Sulforaphane guards against age-related macular degeneration
(NaturalHealth365) Age-related macular degeneration (AMD), a leading cause of blindness in people over 50, affects as many as 11 million Americans. In fact, experts estimate that up to 20 percent of all adults between the ages of 60 and 80 could be experiencing at least the early stages of age- related macular degeneration (AMD) – a frightening statistic, and one which points to the urgent need for improved methods of detection and treatment. Fortunately, for us, researchers say that sulforaphane just might fill the bill.
As strange as it sounds, a group of perfectly ordinary garden vegetables – foods you may already have in your refrigerator – could hold the key to preventing and slowing the development of AMD. Just-published research shows that sulforaphane, an organic sulfur compound found in cruciferous vegetables such as cabbage and broccoli, shows extraordinary potential for protecting fragile retinal cells involved in AMD.
Oxidative stress and inflammation trigger age-related macular degeneration
AMD is caused by inflammation, oxidative stress and damage to the fragile cells in the retina at the back of the eye – particularly, those of the macula (the central area of the retina responsible for central vision).
Excessive exposure to sunlight, smoking cigarettes, poor nutrition and having heart disease or diabetes all increase the risk of AMD – as does being over 60 years old.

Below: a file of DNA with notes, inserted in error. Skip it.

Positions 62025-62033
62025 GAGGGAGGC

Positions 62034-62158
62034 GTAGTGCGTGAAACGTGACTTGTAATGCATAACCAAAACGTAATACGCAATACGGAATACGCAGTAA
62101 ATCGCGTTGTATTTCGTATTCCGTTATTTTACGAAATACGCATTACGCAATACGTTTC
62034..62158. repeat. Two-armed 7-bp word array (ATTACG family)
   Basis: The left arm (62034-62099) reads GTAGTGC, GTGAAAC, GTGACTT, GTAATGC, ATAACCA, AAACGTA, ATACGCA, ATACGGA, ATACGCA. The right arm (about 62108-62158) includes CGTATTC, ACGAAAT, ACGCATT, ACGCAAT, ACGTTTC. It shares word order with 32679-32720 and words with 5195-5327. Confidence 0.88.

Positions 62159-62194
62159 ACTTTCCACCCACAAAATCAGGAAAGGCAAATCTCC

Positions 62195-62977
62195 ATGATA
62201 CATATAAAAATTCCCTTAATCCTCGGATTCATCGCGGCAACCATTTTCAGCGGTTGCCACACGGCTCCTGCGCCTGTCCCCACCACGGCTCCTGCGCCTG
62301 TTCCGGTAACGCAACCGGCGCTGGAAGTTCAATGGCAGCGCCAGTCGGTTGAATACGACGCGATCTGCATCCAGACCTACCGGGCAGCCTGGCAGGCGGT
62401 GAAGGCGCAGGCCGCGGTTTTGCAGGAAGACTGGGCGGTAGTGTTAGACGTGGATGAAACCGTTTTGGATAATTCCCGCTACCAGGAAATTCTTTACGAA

Macular degeneration symptoms can include blurry or clouded central vision, “blank” spots in the field of vision and perceiving colors as “washed-out” or faded. Straight lines appearing as wavy can also be a tip-off to advancing macular degeneration.
Experiencing any of these symptoms calls for a prompt visit to your eye doctor for proper diagnosis and treatment.
Researchers say: Sulforaphane is “highly effective” in protecting retinal cells – and even promoting regeneration
Sulforaphane is an isothiocyanate – a type of anti-inflammatory and antioxidant plant compound.
Researchers say that sulforaphane is also anticancer, ramping up the Phase II (detoxification) enzymes in the liver and helping to neutralize carcinogens before they can damage cells.
Recent research has focused on sulforaphane’s potential protective effects on the eyes – and the results are impressive.
In a new study conducted by scientists at the renowned Johns Hopkins University School of Medicine and published in Proceedings of the National Academy of Sciences, scientists exposed human retinal pigment epithelial cells to ultraviolet light in the wavelength of 320 to 400 nanometers.
Cells that had been pretreated with sulforaphane showed significantly less photooxidative damage, leading the team to conclude that the compound may protect against age-related macular degeneration.
The team lauded sulforaphane as “highly effective.” They also remarked that sulforaphane’s normal presence in the human diet is an indication that it is likely to be safe.
And, in another new study published in Current Molecular Pharmacology, researchers noted that macular degeneration is triggered, in part, by a reduction in glutathione – the body’s “master” antioxidant – which is present in every cell.
Scientists have long known that compounds from cruciferous vegetables (namely, sulforaphane) can significantly increase glutathione and cell proliferation. And, as expected, the sulforaphane was effective in helping retinal cells regenerate in the face of oxidative stress.
Sulforaphane shows potential against cataracts as well
The good news about sulforaphane’s protective effects on vision keeps coming.